These noise limits are hazardous and are known to create health issues including loss of sleep. Studies have shown that noise levels over 33 dBA start to create widespread complaints from surrounding residents and strong appeals to stop noise at 43 dBA. Noise levels measured from outside of residence is unacceptable and is a trespass of your property. Appropriate noise levels must be measured at your priority line for you to safely use and develop your property as you choose. The proposed noise levels will restrict your property rights in favor of an industrial energy plant.


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All stakeholders and the public have an opportunity to formally submit comments on the draft regulations using an ORES online form by the following dates:


Chapter XVIII Title 19 (Subparts 900-1 – 900-5; 900-7 – 900-14) until December 7, 2020:

http://ores.ny.commentinput.com/?id=3NhHK

Concerned citizens for rural preservation

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page 31 of regulations reads:
"Not producing human perceptible vibrations inside any existing non-participating residence that exceed the limits for residential use..."

CONCERN:
Allowing vibration to occur anywhere on your property is unacceptable and is a trespass of your property. It will limit use of any new or existing structures.
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page 34 of regulations reads:
"Evaluation of infrasound for wind facilities: Infrasound levels..."

CONCERN:
Allowing infrasound to occur anywhere on your property is unacceptable and is a trespass of your property. A percentage of people all over the world who live near industrial wind turbines complain about migraines, dizziness, nausea, anxiety, ear pressure, heart palpitations, sleep disturbances and other issues.

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Exhibit 8 Visual Impacts, See page 38:


CONCERN:

industrial wind turbines are getting taller and are visually impacting larger areas. As industrial wind turbines get taller the viewshed maps should be extended. (We suggest a minimum of 2 miles for each 100 feet or portion of 100 feet.)


CONCERN:
Shadow Flicker of 30 hours annually is permitted to impact a residence under the regulations and this is substantial as it will happen in the early morning or later afternoon when people are home. Shadow Flicker must be managed by moving turbines so they do not impact the entirety of adjacent properties, not just adjacent residences. Shadow flicker should not be forced upon any property owner.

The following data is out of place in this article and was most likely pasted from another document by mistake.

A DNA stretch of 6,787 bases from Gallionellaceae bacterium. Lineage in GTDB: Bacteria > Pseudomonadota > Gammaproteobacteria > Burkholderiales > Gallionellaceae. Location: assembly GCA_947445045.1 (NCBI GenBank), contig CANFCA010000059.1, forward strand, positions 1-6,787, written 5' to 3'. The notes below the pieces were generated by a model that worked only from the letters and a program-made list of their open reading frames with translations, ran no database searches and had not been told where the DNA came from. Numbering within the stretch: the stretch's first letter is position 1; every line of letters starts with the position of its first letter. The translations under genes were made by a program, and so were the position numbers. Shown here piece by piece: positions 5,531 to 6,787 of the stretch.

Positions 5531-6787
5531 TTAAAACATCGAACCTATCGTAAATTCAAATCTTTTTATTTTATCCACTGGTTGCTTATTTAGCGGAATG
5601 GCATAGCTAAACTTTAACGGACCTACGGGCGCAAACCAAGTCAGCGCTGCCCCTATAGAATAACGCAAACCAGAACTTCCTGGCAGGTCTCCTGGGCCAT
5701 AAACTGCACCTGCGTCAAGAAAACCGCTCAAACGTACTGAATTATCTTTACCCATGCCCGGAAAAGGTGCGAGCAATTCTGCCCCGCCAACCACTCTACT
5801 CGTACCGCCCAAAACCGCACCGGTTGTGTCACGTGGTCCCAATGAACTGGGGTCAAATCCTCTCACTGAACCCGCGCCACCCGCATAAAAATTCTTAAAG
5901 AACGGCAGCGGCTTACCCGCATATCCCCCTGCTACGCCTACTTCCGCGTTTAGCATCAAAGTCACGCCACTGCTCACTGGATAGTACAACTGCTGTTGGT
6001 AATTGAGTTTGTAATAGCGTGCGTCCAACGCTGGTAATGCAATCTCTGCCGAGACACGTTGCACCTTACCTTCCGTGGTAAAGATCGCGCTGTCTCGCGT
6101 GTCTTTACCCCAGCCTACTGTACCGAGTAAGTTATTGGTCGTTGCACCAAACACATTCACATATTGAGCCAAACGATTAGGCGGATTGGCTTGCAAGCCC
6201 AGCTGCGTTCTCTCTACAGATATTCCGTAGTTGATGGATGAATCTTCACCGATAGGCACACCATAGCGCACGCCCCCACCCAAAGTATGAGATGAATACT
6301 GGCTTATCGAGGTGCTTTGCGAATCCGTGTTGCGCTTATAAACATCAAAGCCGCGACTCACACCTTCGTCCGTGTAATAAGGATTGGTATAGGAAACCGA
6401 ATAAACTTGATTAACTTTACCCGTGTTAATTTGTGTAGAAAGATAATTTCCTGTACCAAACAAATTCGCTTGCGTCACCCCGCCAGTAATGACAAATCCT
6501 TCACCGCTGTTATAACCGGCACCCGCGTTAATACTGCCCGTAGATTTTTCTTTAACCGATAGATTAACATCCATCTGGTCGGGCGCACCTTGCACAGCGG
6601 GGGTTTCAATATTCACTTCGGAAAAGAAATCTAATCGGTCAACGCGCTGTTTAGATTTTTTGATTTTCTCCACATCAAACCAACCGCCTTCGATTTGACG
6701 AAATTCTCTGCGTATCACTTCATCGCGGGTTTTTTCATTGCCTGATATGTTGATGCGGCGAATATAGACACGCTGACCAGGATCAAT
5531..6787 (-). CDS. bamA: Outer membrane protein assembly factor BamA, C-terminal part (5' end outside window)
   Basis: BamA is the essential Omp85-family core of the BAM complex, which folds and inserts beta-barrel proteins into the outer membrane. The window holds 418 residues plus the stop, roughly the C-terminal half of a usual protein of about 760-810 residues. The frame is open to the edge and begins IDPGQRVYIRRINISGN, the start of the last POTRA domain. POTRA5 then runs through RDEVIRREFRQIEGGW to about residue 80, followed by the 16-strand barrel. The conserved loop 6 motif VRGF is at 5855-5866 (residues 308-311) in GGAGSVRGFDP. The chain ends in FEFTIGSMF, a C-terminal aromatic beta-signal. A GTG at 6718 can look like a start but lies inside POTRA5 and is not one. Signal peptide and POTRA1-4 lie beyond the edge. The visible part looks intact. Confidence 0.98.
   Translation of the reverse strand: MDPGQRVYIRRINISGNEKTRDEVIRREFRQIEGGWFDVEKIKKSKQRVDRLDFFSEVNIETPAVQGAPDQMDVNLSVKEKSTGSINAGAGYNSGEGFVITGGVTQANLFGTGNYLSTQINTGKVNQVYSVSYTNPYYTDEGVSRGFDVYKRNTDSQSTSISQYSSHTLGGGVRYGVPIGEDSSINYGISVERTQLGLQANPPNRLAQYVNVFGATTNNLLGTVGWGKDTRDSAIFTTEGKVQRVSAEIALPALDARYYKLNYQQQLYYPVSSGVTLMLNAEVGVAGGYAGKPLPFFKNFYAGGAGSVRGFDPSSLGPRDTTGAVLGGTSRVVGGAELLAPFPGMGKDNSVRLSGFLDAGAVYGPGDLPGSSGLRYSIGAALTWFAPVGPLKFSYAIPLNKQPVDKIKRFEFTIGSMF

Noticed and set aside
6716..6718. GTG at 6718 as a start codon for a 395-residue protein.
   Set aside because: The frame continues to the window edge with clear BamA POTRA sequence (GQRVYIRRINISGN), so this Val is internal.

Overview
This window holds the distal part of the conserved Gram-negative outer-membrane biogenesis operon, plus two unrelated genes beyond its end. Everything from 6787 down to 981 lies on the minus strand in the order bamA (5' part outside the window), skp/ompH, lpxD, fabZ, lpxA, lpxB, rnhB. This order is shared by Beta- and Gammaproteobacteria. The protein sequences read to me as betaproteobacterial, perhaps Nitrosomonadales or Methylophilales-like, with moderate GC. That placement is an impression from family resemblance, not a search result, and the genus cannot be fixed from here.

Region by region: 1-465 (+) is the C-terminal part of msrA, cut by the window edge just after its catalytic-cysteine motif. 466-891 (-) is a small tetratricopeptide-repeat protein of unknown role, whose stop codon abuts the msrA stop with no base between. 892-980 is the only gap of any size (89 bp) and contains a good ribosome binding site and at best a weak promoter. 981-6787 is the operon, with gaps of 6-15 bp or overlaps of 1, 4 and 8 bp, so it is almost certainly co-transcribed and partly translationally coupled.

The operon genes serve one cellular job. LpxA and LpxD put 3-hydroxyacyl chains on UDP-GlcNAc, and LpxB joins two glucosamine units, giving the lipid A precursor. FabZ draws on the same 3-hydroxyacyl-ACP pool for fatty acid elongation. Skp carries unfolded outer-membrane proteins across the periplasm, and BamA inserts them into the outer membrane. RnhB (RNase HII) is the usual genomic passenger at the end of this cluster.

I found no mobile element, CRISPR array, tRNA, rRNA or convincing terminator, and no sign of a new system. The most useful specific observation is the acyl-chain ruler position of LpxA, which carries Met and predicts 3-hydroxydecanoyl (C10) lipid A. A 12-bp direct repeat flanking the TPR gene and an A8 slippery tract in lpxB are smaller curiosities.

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Exhibit 11 Terrestrial Ecology, See page 46:


CONCERN:

This exhibit is for species that are not NYS threatened or endangered. The regulations and uniform standards highlight problems with NYS threatened or endangered species. But it does not acknowledge the likelihood of quantitative impacts on birds, bats and raptors. Just because a number of bird species are not threatened does not mean that we should be placing industrial projects in areas where thousands will be killed. Projects located in migratory regions will kill many species and many birds. This is not addressed in the regulations.

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Exhibit 12 NYS Threatened or Endangered Species,
See page 47


CONCERN:

Take permits will be issued to allow killing of endangered species.


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Exhibit 24 Local Laws and Ordinances, See page 70:


CONCERN:

Given the rapid pace of permitting anticipated by this new law, local law waivers will be a part of every project. This process renders town laws meaningless regarding noise, setbacks, construction operation hours and many other aspects of industrial renewable energy projects. A state agency should not be able to waive town laws that were enacted to protect the health, safety, environment and character of a town.


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CONCERN:

PILOT payments represent only partial compensation for real property taxes to the local government. Properties that decline in value will pay lower taxes which will have to be made up by increasing taxes on other residents in the town.


It stands to reason that properties next to 600 foot high structures that are noisy, create health problems, produce shadow flicker, create safety issues, and obstruct the view would cause property values to decline. Numerous studies from around the world support this position.


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CONCERN:

600 foot tall spinning towers topped with blinking lights would eliminate the dark skies and destroy the “non-industrial” rural nature of our towns, making the area less attractive to tourists. Tourism requires a depth of beauty essential for it's success.

CONCERNS - PAGE BY PAGE

There are many disturbing aspects of the newly released ORES siting regulations and we would like to share our concerns with you.  We intend this page to be a resource and reference for anyone visiting our website and will update it as we create or obtain more entries. We urge you to formally comment on these draft regulations.

What you need to know about Industrial Wind Farms

Northern NY Wind